From The Children's Room's Executive Director March 5, 2015 Everywhere I go, someone is talking about their problems with the snow and severe weather; snow covered roofs, ice dams, water leaks, frozen pipes, and more. The Children’s Room has not been immune to these problems. Our 125-year-old Victorian house on the corner of Mass. Ave. and Appleton St. had each of these problems in the past several weeks. We have served grieving children and their families in our house for 11 years (and for 5 years before that in the basement of the First Baptist Church). The Arlington community has always been supportive and this season was no exception. Martin Conneely of Conneely Contracting, Harry Allen of Arlmont Fuel, and Michael and Betsy Pridham of ServPro of Cambridge/Belmont have been our heroes for many years. Marty has provided us with countless hours of talented services and has transformed the house into a welcoming environment capable of serving even more grieving children and families. Harry has kept us warm with donated fuel and an efficient heating system. This past month, Marty and Harry helped us avert disaster after an ice dam, frozen pipes, and a burst pipe. The wonderful team at Servpro of Cambridge/Belmont provides a deep clean of our house each year before family programs start and has made our house look like new after water damage and other maintenance emergencies. When we call each of these heroes, they are at the house in hours – sometimes in minutes! As a result, we do not have to cancel any family support activities because of house disasters. The Arlington Fire Department was on site this past week after a pipe burst in our basement. [...]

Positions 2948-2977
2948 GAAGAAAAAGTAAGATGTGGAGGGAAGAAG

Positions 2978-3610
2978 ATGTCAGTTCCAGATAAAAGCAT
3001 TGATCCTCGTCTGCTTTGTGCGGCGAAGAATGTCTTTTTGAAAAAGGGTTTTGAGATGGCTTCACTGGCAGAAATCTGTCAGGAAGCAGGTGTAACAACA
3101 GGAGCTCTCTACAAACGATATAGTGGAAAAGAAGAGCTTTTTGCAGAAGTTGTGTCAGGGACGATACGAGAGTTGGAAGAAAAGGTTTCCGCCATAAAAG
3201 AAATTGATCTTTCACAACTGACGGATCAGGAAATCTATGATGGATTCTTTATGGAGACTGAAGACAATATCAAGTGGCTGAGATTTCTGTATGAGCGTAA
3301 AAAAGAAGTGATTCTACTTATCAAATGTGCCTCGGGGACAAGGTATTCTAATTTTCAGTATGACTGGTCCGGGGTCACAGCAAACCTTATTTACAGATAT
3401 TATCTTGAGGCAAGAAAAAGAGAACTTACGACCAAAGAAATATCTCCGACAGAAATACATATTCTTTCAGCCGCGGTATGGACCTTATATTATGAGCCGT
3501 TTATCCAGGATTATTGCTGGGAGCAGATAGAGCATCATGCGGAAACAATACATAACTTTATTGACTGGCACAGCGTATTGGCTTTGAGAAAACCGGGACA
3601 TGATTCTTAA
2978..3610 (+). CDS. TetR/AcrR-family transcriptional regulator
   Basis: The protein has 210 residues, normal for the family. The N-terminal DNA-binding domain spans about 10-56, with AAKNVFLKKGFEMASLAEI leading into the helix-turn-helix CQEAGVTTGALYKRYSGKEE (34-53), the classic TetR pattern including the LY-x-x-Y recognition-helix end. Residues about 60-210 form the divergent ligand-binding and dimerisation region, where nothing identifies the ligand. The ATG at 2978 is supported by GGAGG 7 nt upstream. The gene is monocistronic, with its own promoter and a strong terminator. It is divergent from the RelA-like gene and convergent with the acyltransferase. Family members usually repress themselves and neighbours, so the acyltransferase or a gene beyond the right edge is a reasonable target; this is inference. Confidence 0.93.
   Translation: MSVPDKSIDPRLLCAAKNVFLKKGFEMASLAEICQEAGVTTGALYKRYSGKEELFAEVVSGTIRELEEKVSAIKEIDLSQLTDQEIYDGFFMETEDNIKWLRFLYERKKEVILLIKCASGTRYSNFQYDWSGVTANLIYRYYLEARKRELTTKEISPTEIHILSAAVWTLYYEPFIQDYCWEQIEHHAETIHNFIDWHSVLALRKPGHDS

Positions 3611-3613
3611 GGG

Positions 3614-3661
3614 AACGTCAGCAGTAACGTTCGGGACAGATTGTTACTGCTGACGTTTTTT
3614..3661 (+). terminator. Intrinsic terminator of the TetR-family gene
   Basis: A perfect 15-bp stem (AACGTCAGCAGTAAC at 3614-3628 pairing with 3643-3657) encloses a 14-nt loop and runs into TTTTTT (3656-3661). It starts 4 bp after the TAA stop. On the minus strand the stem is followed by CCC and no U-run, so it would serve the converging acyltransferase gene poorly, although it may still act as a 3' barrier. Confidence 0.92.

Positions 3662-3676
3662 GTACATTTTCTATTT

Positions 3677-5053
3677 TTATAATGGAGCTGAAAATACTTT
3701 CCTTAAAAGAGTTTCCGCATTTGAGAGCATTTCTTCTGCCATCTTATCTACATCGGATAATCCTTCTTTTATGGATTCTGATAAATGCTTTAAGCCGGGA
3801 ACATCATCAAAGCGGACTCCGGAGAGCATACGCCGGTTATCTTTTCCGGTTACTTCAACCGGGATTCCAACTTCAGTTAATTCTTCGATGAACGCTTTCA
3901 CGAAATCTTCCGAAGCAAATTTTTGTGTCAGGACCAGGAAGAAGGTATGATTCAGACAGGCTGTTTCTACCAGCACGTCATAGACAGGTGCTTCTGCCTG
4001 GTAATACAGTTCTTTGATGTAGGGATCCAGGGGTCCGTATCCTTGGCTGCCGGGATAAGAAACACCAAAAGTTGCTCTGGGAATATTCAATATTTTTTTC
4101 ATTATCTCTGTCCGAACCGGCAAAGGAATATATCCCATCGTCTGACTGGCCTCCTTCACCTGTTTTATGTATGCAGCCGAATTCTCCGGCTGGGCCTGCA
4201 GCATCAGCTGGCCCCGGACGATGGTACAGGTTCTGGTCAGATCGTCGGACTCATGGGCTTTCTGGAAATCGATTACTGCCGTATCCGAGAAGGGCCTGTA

Supporting Children Survivors of Natural Disaster In March 2011, one of the most powerful earthquakes in recorded history hit the coast of Japan, triggering a tsunami with waves reaching over 100 feet high and traveling as far as 6 miles inland. Nearly 19,000 people died, with many more seriously injured or missing. Over 2,500 children had one or both of their parents die in the disaster, leading to a national effort to create support systems to help the grieving families left behind. Donna Smith Sharff with Yoshiji Hayashida, Director of the Rainbow House in Sendai At the invitation of Japan's Miyagi prefecture (the area hardest hit), Donna Smith Sharff, TCR's Executive Director, traveled to Japan in December to train mental health professionals and caregivers on how to support grieving children and teens. The disaster relief committee in Miyagi covered all expenses and made arrangements for Donna to present at several conferences across the affected region - including Miyagi's capital of Sendai and the Ishinomaki and Kessennuma prefectures - training a total of 230 professionals. During her travels, Donna also visited one of Japan's grief centers for families, the Rainbow House in Sendai. While touring the center, she asked Director Yoshiji Hayashida what children say their favorite thing is about coming to Rainbow House. He said what he hears the most is that children no longer feel alone. This powerful statement is the same thing that TCR volunteer facilitators and staff hear most often from the grieving children, teens, and families we serve. A group of medical and mental health professionals from Japan also had the opportunity to tour The Children's Room (pictured below). Professionals from Japan visiting TCR in October 2012 [...]